the Creative Commons license, and indicate if changes were made. The Creative Commons Public Domain Dedication waiver
( applies to the data made available in this article, unless otherwise stated.
Cologna et al. Journal of Venomous Animals and Toxins including Tropical Diseases (2018) 24:6 Page 2 of 11

Background Minas Gerais State, Brazil (19° 10′ S, 48° 24′ W) and im-
Unquestionably, fundamental research on Hymenoptera mediately taken to the laboratory. Arboreal ants and
venom benefits a great deal from the development of min- ground-dwelling ants were kept separately. The ants were
iaturized peptidomics and the improvements in nanoscale collected in different seasons (summer and winter) and
liquid chromatography coupled to nanoscale tandem mass from two different arboreal nests and one ground-
spectrometry (nano-LC-MS/MS). Mostly due to their dwelling nest. The venom sacs were dissected, pooled in
small size and therefore scarcely collected venom, this 15% acetonitrile (ACN) and 0.1% of TFA and disrupted by
order has always been neglected and considered unfeasible ultrasonic waves. The empty reservoirs and membrane
to be studied through the known classical strategies that debris were discarded by centrifugation [8]. The number
generally involve large amounts of venom [1, 2]. Hyme- of venom sacs/condition were: winter (49 sacs); summer
nopterans (sawflies, wasps, ants, and bees) are recognized (40 sacs); arboreal (30 sacs); ground-dwelling (23 sacs).
as one of the most diverse insect order, comprising more Total protein quantification was performed for each sam-
than 153,000 described species [3]. Among those, 9100 ple using Bradford assay. The samples were lyophilized
species correspond to stinging ants, the most abundant and kept at − 20 °C.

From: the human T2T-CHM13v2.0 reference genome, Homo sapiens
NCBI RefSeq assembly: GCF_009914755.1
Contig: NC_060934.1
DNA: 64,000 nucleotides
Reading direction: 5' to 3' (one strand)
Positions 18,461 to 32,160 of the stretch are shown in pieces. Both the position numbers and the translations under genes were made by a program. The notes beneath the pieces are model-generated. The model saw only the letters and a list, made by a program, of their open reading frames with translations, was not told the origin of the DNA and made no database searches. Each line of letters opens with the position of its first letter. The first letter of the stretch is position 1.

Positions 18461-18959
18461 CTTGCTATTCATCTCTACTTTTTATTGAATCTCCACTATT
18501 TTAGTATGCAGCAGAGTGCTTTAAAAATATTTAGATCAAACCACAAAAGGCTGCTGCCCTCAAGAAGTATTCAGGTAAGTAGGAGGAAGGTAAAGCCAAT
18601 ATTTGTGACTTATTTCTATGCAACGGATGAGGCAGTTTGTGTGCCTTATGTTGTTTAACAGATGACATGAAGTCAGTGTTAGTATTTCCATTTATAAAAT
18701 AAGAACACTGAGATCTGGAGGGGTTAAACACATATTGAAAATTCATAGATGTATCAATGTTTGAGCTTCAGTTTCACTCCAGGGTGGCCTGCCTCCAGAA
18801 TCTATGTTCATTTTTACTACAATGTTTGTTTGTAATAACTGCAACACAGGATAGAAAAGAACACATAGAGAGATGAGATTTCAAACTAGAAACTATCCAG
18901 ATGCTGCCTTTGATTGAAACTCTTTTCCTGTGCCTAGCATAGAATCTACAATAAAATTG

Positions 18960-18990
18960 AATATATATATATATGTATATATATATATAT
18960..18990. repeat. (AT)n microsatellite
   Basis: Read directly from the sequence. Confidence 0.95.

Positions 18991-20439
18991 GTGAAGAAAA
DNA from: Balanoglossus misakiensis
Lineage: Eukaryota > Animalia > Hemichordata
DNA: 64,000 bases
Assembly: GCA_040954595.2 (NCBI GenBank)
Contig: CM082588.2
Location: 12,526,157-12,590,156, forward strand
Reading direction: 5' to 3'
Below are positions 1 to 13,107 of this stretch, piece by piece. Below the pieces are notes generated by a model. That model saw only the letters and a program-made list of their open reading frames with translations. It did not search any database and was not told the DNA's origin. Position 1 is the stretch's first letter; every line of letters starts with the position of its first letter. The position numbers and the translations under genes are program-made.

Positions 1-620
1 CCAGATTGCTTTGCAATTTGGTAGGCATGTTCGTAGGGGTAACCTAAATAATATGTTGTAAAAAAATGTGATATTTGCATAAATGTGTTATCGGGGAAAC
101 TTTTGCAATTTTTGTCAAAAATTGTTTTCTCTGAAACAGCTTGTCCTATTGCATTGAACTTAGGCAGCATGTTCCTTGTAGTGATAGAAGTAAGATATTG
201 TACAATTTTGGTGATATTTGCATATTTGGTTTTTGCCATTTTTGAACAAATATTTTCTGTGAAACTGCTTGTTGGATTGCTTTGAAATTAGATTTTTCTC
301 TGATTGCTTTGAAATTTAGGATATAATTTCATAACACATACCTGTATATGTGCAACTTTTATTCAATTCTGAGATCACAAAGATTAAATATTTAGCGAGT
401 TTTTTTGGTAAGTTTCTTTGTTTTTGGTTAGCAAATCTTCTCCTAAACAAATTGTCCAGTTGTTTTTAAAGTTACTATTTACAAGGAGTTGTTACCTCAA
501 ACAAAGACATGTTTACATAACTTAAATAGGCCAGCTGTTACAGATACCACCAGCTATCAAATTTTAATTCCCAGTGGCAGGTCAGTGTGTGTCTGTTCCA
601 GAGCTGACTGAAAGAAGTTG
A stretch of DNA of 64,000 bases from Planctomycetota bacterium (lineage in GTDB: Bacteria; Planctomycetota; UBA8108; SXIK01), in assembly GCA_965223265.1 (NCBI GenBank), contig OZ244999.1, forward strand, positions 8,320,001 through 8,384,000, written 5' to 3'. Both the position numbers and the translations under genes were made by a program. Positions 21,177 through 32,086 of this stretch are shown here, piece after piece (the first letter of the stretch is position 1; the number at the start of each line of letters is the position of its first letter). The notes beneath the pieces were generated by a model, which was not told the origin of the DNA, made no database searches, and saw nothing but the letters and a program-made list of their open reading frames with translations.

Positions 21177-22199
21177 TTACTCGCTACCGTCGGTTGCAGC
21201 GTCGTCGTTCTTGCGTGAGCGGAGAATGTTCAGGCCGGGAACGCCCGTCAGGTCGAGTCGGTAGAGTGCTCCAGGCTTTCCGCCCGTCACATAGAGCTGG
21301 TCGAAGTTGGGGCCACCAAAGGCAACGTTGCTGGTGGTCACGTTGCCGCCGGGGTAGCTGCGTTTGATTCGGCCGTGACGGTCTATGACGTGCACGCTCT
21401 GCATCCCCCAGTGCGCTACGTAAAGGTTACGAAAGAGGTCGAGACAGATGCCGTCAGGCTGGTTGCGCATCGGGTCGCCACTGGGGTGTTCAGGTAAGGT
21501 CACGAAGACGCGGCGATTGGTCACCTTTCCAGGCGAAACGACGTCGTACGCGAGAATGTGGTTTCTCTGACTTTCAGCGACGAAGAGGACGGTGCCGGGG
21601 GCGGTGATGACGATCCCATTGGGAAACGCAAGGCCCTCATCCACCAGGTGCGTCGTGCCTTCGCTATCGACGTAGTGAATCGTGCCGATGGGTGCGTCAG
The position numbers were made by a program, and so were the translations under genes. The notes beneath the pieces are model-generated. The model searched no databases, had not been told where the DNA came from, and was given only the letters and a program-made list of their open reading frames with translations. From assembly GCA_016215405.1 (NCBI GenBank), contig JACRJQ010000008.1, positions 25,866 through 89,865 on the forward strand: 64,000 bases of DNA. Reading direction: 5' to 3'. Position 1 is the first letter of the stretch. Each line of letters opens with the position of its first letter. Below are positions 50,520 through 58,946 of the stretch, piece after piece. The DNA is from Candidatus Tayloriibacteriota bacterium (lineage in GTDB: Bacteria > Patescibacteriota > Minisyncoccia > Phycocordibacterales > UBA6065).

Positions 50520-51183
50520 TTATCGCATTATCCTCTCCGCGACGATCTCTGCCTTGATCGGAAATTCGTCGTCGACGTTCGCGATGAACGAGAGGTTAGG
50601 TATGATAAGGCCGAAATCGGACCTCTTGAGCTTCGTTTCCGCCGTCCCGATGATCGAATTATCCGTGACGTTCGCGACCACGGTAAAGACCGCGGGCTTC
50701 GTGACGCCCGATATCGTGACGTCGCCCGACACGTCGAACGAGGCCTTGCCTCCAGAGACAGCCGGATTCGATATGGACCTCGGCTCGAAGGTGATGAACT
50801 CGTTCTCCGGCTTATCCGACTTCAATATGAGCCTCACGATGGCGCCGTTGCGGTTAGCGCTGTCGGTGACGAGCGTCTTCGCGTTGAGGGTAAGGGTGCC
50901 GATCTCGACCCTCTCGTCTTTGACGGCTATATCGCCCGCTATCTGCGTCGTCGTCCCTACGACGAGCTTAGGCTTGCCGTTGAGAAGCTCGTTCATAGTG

group of venomous animals on Earth and ubiquitous in
terrestrial environments [4, 5]. Mass spectrometry approaches
Ant venoms vary considerably, but they are generally Nano-liquid chromatography coupled to electrospray
composed of a complex mixture of peptides and proteins, tandem mass spectrometry (Nano-LC-ESI-MS/MS) Orbitrap
biogenic amines, hydrocarbons, formic acid and alkaloids (Q-Exactive)
[5–7]. This mixture is responsible for a large range of ac- Top-down venomics of N. villosa venom was selected
tivities including antimicrobial, hemolytic, cytolytic, para- for exploring and comparing the peptidomes of the
lytic, insecticidal and pain inflicting effects [5, 8, 9]. Thus, venoms collected in different conditions. N. villosa crude
it can be exploited for different purposes such as defense venoms were diluted in 10 μL 0.2% of FA (formic acid)
(against predators, competitors and microbial pathogens), and injected into a nanoACQUITY ULPC (Waters, UK)
predation and social communication [5, 9, 10]. The daz- hyphened to a Q-Exactive Orbitrap mass spectrometer
zling diversity of ant venom composition and function (Thermo Scientific, USA). The chromatographic system
could be a reflection of their preference for different nest- 2D nanoACQUITY ULPC (Waters, UK) was equipped
ing habitats, and consequently their diet and hunting be- with a monolithic PepSwift Capillary column (100 μm ×
haviors [2, 5, 10, 11]. This still unexplored extant chemical 25 cm, Thermo Scientific, USA) equilibrated with solu-
diversity represents a source of novel bioactive toxins that tion A (H2O/0.1% formic acid). The elution of the pep-
could be used as tools for the development of new biopes- tides of each venom condition was performed with a
ticides and therapeutic agents such as antimicrobials gradient of 3–50% of solution B in 97 min (A: H2O/FA
drugs [12]. 0.1%; B: ACN) at a flow rate of 1 μL/min. All mass spec-
Neoponera genus represents a large group of ants be- trometry analyses were performed in data-dependent ac-